Virginia Talk Radio Network’s Sportline radio hosts, Rich Roth and Ed Lane, asked King Tower to share his thoughts on the Tom Brady ‘deflategate’ ruling being reversed.

Q. Rich Roth: We are joined by King Tower of Woods Rogers, he’s going to talk about the ruling today from the Second District Court of Appeals on the “liar and cheater” Tom Brady. Hello King, how are you?

A. King Tower: Doing well, thanks for having me!

Q. Rich Roth: This came out of nowhere. I know talking with you earlier, you thought there might be something based on some oral arguments, but I think most of us “regular” folks had no idea anything was really progressing or moving along—and all of a sudden the ruling today. Can you tell us a little bit about what went on and what the ruling means?

A. King Tower: Back in March, oral arguments were presented for this case. The arguments seemed to be favoring the NFL against the Players Association representing Brady. But a lot of times, that’s not how the decision plays out. There was still a lot of uncertainty on how it would come down, and today we got the opinion from the Second Circuit Court of Appeals that covers New York. The court reversed the federal judge who had thrown out Roger Goodell’s suspension decision for four games. By reversing that, they effectively reinstated the four game suspension.

We talked a bit about the reasoning and that’s not actually because he was a “liar and a cheater”— although, they are saying it is not their job to figure that out. It’s their job to enforce the arbitrators decision, if it’s one that is consistent with what the parties agreed to. In this case, the parties are the players union and the NFL. They agreed to this somewhat odd system where Roger Goodell can be the arbitrator of a decision that the league is making on discipline. The Second Circuit says “even though that is a little bit unusual for a labor arbitration, we are going to apply the same rules and give a great amount of deference to that decision, and the judge who reversed it was wrong” so it’s back on.

 Q. Ed Lane: What’s the next step in this entire process for Tom Brady and his team, or is there one?

 A. King Tower: Well there is one, but it’s a pretty low likelihood of success. The courts of appeals usually handle cases with three judge panels, they have many more judges than that on the circuit, and the lawyers for the union could seek a rehearing of the case with the full group of 20-some judges who sit on the Second Circuit. The Second Circuit has to vote to agree to even allow them to do that and that is rarely something that happens. Their other option is to go directly to the U.S. Supreme Court. Again, the commentators seem to be pretty consistent in saying they don’t think the U.S. Supreme Court will be interested in a case like this. So they do have those options; I think they are more important for their ability to at least threaten to do those things as a part of some negotiation that would lead [maybe] to a slightly lower of number games.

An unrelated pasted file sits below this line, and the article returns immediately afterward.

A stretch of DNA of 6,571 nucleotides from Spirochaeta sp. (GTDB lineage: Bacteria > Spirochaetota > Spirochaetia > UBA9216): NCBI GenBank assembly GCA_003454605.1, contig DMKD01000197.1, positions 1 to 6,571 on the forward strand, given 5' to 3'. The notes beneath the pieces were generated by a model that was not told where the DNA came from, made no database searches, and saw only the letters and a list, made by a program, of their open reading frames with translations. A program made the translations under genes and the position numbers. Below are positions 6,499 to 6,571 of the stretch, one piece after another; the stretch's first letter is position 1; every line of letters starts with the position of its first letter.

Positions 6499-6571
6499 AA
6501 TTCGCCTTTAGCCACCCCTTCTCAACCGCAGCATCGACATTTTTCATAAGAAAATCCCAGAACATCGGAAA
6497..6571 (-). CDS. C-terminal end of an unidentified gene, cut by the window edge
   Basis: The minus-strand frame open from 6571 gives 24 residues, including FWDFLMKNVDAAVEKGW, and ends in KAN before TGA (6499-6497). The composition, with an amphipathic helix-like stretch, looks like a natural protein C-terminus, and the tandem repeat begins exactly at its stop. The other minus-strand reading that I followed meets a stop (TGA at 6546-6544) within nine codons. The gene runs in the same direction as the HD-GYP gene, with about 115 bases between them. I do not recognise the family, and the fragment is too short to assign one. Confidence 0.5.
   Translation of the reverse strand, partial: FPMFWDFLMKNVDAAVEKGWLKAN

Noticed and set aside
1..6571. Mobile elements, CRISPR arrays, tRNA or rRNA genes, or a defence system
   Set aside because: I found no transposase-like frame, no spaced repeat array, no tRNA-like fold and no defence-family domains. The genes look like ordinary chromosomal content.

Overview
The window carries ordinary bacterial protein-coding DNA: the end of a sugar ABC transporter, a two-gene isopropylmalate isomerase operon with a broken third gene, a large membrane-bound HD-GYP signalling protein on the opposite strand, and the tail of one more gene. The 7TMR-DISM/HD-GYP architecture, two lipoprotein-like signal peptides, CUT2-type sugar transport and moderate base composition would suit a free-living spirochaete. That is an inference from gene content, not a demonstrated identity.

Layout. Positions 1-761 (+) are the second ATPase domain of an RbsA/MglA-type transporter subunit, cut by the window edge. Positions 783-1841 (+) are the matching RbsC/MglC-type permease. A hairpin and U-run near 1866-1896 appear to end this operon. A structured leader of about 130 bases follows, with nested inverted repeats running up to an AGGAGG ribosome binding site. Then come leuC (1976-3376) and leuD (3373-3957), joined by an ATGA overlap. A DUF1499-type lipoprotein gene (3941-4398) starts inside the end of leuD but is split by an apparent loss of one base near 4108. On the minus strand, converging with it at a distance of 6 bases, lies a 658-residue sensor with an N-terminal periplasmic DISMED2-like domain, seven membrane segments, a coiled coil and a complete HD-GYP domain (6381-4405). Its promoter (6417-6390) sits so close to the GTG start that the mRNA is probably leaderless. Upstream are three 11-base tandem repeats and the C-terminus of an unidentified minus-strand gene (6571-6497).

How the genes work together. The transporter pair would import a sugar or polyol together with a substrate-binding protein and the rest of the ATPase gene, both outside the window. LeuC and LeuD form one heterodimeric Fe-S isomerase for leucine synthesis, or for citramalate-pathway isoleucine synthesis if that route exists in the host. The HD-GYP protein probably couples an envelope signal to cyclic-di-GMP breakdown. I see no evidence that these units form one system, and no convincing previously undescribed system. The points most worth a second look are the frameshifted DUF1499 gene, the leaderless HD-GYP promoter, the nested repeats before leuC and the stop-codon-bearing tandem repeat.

Q. Rich Roth: As amusing as I find all of this, it seems like probably not the greatest use of our legal system. Is that fair to say? The U.S. Supreme Court could actually hear a case on deflated footballs, and I understand there is much more to it in terms of the labor situation and the contract between the players association and the NFL, but this really needs to end here, doesn’t it?

A. King Tower: I think until now we’ve had courts hearing this because of the way the rules work. The courts had to hear them, it is an appeal of right. Going forward, it would be the courts deciding to use their discretion to take their time on this issue. I think you’re right, there is a general feeling that the arguments have been made and the Second Circuit is really following a pretty consistent line of Supreme Court cases that say “we are not going to get into the business of re-litigating these decisions by arbitrators.” Partly that is self-interested, the courts don’t want to have to get back into the weeds of all these cases that get arbitrated all of the time. So there is a larger trend towards giving a great amount of deference to arbitrators and I think it is unlikely that the court is going to get involved going forward, so it then turns into a negotiation.

Q. Rich Roth: King, thank you! Thanks for the explanation and I guess that it probably would be inaccurate for me to say that the U.S. Second District Court of Appeals found that Tom Brady is a liar and a cheater, but I can’t really get into any trouble for saying that can I?

A. King Tower: No, you can say they certainly didn’t rule that out either.

Rich Roth: Thanks for your time!

King Tower: Sure thing! Take care!

Rich Roth: King Tower, member of the Woods Rogers Labor and Employment practice group.

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